This has led to enhanced efficiency and significantly reduced administrative workload. According to Mr. Miyata, users with no expertise can now easily modify information to control their connection from the administration page. Previously, Fuji Television provided switches and personal computers to its vendors and configured a firewall so they could only access part of the company’s intranet.

Security improved markedly too. “In the media industry, employees sometimes need to access bulletin boards and websites rarely used by others,” says Mr. Izumi. “This increases risks for viruses. Our new networks have enabled us to deploy terminals that can only access the internet — but not the intranet. This has resulted in a more secure IT environment.”

Moreover, deploying the latest equipment reduced space and power requirements by more than 30% while improving performance.  According to Mr. Izumi, “Embarking on this new technology would not have been possible without IBM’s knowledge, experience and execution capabilities.”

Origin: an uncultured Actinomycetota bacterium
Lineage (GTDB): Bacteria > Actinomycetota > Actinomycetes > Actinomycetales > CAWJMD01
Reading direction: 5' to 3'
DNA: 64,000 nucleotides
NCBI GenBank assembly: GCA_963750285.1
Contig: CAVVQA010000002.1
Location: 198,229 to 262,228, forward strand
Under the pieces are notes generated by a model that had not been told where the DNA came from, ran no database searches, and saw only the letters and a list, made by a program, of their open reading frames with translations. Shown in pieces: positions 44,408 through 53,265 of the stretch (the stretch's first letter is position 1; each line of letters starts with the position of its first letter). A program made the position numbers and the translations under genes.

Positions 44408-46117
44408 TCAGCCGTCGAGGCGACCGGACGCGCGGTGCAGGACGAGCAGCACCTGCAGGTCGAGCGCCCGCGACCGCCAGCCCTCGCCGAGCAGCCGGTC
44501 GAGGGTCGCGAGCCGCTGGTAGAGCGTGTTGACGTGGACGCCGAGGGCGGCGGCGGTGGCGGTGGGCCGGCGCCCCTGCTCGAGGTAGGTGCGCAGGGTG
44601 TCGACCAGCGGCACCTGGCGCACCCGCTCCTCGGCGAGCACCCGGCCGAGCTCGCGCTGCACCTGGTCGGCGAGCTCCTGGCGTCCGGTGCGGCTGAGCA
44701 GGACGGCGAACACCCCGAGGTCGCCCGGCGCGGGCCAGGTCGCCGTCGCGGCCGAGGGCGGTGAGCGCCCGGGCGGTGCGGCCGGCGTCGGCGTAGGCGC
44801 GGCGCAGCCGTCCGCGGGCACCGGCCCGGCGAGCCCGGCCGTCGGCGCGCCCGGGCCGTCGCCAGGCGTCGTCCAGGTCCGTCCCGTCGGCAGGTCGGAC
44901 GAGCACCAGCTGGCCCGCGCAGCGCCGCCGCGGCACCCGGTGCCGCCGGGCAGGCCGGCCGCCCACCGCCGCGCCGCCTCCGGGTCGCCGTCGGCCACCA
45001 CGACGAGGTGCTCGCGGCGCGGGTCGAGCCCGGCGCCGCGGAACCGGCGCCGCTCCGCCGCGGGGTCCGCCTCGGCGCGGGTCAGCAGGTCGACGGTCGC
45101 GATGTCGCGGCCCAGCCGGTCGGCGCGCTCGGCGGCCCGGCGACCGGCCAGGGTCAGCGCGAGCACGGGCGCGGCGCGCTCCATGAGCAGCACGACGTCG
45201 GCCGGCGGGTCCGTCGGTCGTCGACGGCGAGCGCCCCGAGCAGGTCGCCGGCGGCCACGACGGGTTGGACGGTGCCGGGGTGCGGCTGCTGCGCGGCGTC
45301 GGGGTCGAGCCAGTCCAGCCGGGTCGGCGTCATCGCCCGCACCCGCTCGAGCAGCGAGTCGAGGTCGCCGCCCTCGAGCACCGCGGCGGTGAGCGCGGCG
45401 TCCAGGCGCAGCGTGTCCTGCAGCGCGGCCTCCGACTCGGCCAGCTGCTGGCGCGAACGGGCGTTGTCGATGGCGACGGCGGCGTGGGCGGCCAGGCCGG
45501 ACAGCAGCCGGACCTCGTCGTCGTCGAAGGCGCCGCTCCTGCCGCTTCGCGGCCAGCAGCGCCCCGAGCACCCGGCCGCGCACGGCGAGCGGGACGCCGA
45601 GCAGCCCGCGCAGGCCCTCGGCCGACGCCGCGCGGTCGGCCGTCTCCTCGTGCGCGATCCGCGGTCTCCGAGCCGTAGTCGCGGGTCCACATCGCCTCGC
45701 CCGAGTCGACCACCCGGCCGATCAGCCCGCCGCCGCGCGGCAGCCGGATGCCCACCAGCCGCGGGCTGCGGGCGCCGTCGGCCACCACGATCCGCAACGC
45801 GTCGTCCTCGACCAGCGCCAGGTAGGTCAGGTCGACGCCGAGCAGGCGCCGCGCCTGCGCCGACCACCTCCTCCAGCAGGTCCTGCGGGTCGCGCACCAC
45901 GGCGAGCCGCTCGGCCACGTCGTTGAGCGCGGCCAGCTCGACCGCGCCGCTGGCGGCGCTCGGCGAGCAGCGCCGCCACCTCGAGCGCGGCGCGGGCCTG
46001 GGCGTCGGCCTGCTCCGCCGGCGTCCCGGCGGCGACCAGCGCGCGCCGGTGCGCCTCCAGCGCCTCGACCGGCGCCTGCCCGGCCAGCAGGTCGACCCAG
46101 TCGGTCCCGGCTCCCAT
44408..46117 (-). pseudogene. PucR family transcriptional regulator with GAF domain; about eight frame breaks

“We are already using the cloud for on-demand content and other projects,” he continues, “and we are planning to put our operational systems on the cloud going forward. The network upgrade project we implemented this time has set the groundwork for it.”

Shin Kurosawa, Senior Manager of Operational IT Promotion at Fuji Television, shares additional insights into the company’s future vision: “Right now, we are focused on work-style reform across the organization. We are not simply cutting down overtime but are exploring how we can improve operational efficiency in line with a variety of work styles. The new networks have delivered the infrastructure for this purpose. That is why we provide laptops to our employees — and BYOD is on the horizon.”

The refreshed network infrastructure enables employees working at studios in outside buildings to connect to networks with the same policy as headquarters for business operations. In the near future, Fuji Television is prepared for significant changes in how its employees work.

As Fuji Television works on work-style reform and productivity improvements, we want to build sophisticated networks that perfectly fit the company to help our business grow.

Akihiko Miyata, Network Engineering Expert, Fujimic, Inc.

business logo

Fuji Television Network, Inc.

Fuji Television is a television station based in Tokyo, Japan. Its business segments mainly comprise broadcasting, media and content, and urban development and tourism. Founded in 1959, the company operates as a subsidiary of Fuji Media Holdings, Inc. Fuji Television employs more than 1,300 people.